Nitrogen: The Element

Nitrogen: The Element

The element nitrogen is a non-metal with symbol N and atomic number 7. It was discovered by a Scottish scientist Rutherford in 1972, and plays a crucial role in sustenance of life...
The element nitrogen is a colorless, tasteless, odorless gas which is mostly an inert diatomic (N2) gas at standard conditions. It's one of the most widespread elements found on Earth and makes up about 78% of the Earth's atmosphere and 3% of Mars' atmosphere. The name 'Nitrogen' has been derived from the Latin word 'nitrogenium', wherein nitrum originates from the Greek word nitron and means 'native soda' and genes means 'forming'.
History of Nitrogen
In 1772, Daniel Rutherford, a chemist and physician, discovered nitrogen in the northern country of Scotland. He removed carbon dioxide and oxygen from air and showed that the residual substance did not support life. An experiment was conducted by him, which involved placing a mouse in a bell jar and waiting for the animal to suffocate. Once the mouse died, he placed another mouse in the same jar and watched it die in an even shorter period. He thus called nitrogen as 'noxious air'. At the same time, Carl Wilhelm Scheele, Joseph Priestley and Henry Cavendish were also conducting research on nitrogen. They referred to it as 'burnt air' or dephlogisticated air, which means air without oxygen.
Occurrence of Nitrogen
In the atmosphere, nitrogen exists as a diatomic molecule (N2), that is nitrogen atoms bond in pairs and occur as a molecule in air. Besides being the most abundant element (78%) in the Earth's atmosphere, it has also been detected in interstellar space. It is the fourth most abundant chemical element in the Solar System after hydrogen, helium and oxygen and is a major constituent in the atmosphere of planets such as Uranus and Neptune, and also in smaller amounts in the atmosphere of other planets. Nitrogen is created as a result of fusion process that takes place in stars such as the Sun and occurs in a number of minerals such as sodium nitrate, potassium nitrate and sodium chloride.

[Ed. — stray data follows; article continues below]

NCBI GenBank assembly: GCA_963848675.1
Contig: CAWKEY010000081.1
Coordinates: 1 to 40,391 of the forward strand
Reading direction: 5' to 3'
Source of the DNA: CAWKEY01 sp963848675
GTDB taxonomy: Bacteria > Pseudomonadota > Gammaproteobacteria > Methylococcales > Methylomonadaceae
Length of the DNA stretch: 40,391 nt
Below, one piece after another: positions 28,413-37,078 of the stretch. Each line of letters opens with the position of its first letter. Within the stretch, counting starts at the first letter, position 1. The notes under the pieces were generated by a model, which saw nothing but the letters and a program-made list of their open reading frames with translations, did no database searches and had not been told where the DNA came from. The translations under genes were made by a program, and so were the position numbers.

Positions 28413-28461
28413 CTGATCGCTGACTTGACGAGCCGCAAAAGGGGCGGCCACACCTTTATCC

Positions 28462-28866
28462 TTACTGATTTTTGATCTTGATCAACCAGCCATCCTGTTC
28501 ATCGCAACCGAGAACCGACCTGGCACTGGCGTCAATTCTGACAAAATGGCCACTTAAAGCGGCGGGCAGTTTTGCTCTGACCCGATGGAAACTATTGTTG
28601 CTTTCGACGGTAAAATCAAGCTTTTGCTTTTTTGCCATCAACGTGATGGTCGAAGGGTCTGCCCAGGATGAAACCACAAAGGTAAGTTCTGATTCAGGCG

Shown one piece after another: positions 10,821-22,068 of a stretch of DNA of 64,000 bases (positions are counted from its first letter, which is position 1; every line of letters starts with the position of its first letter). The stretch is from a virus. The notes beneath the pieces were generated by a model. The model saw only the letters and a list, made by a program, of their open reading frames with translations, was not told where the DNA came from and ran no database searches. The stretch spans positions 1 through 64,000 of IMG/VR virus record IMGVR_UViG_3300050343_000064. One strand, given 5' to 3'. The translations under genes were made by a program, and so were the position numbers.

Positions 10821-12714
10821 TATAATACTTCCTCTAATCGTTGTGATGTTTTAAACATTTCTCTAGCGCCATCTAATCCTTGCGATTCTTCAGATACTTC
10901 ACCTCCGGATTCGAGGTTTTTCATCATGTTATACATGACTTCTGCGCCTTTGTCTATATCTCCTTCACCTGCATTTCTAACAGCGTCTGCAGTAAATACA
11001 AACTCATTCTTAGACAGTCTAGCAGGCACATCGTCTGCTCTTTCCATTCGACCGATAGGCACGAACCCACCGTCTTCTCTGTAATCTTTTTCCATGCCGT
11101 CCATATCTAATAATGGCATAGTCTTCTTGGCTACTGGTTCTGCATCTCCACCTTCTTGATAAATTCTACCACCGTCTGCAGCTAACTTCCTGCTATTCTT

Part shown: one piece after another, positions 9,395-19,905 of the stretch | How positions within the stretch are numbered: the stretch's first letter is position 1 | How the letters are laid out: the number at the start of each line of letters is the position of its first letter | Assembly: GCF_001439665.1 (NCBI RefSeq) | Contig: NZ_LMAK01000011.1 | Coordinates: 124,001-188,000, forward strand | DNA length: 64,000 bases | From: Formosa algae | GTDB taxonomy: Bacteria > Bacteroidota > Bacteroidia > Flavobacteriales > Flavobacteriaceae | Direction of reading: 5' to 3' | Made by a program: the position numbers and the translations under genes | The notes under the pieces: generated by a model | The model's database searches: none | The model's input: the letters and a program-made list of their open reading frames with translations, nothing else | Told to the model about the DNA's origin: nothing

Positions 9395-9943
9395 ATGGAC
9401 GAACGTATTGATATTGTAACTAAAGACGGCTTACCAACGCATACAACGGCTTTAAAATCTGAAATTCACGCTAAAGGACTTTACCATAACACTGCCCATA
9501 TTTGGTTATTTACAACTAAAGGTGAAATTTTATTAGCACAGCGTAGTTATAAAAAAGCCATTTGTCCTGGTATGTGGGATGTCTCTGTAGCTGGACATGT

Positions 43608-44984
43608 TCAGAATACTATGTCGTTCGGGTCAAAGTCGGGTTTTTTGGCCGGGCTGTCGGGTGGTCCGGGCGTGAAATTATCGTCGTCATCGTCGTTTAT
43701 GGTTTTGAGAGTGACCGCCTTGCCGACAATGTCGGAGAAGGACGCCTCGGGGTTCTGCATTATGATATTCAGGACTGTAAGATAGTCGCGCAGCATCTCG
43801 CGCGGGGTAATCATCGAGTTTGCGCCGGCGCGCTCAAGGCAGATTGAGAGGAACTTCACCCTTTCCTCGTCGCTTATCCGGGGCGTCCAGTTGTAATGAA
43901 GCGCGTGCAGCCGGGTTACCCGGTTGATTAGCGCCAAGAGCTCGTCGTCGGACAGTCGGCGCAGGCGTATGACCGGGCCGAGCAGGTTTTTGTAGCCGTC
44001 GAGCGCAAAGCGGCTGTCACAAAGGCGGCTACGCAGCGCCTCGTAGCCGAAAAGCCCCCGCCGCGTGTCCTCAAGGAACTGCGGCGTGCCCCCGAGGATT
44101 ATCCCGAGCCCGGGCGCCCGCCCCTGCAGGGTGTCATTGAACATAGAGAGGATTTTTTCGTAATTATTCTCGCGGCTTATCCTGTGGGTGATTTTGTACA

Nitrogen is Essential for Living Organisms
Nitrogen forms an essential part of all living tissues in the form of proteins, nucleoproteins, hemoglobin, nucleic acids, chlorophyll and other such molecules. It is seen to make up 3% of the weight of human body and 4% of the dry weight of plant matter. Further, it is also a large component of animal waste in the form of uric acid, urea, ammonium compounds and other derivatives of these nitrogenous products. Around 1.9x1011 tons of the element are found in living creatures, in dispersed material of seas and oceans and dead organic matter.
Properties of Nitrogen
Nitrogen in its elemental form was regarded to be inert, which is why Antoine Lavoisier assumed the element to be a dead gas and called nitrogen 'azote' meaning 'lifeless'. Nitrogen is a non-metal and is placed on the right side of the periodic table. It is a poor conductor of heat and electricity. It has an electronegativity of 3.04 and possesses five electrons in the outer shell, thereby forming trivalent bonds in most compounds. Converting N2 into other compounds is quite difficult because of the strong triple bond between the two N atoms. Twelve isotopes (mass numbers 11 - 19) of nitrogen are known, of which 14N and 15N are stable. At 77K nitrogen condenses into a liquid and resembles water, and at 63K it freezes.
Applications of Nitrogen
This element finds its applications in both natural as well as artificial areas. Farmers are seen to rely a lot on nitrogen as it is essential for the growth of crops and in nitrogen cycle. This is why farmers are seen to grow plants of the legume family as cover crops, since they are capable of restoring nitrogen to the soil. The common uses of nitrogen are in coolants (for immersion freezing), explosives (key element in dynamite), gunpowder, nitrogen generators, liquid nitrogen and nitrogen dioxide preparation, rocket fuels and so on.
However, the greatest application of nitrogen is in the manufacture of ammonia (Haber's process) to produce nitric acid (Ostwald process) as well as in the manufacture of fertilizers. Further, it is also used in welding and oil industry to force crude oil upwards by building pressure in the oil wells. Application of nitrogen gas is seen when an inert atmosphere, that is an atmosphere without oxygen is needed, such as in light bulbs. Further, liquid nitrogen is used as a refrigerant and is used to freeze food materials. Often food items, chemicals, documents, reproductive cells (eggs and sperms) in fertility clinics are stored in nitrogen as it prevents them from reacting with air or water or even getting oxidized.
Nitrogen is essential for life on Earth, however, it has its hazards. If nitrogen gas is released rapidly in an enclosed space, it is seen to displace oxygen from air causing an asphyxiation hazard. Liquid nitrogen when brought in direct contact with skin is seen to cause frost bite eventually. Therefore, while handling nitrogen gas or liquid, one must be careful and must undertake all precautionary measures.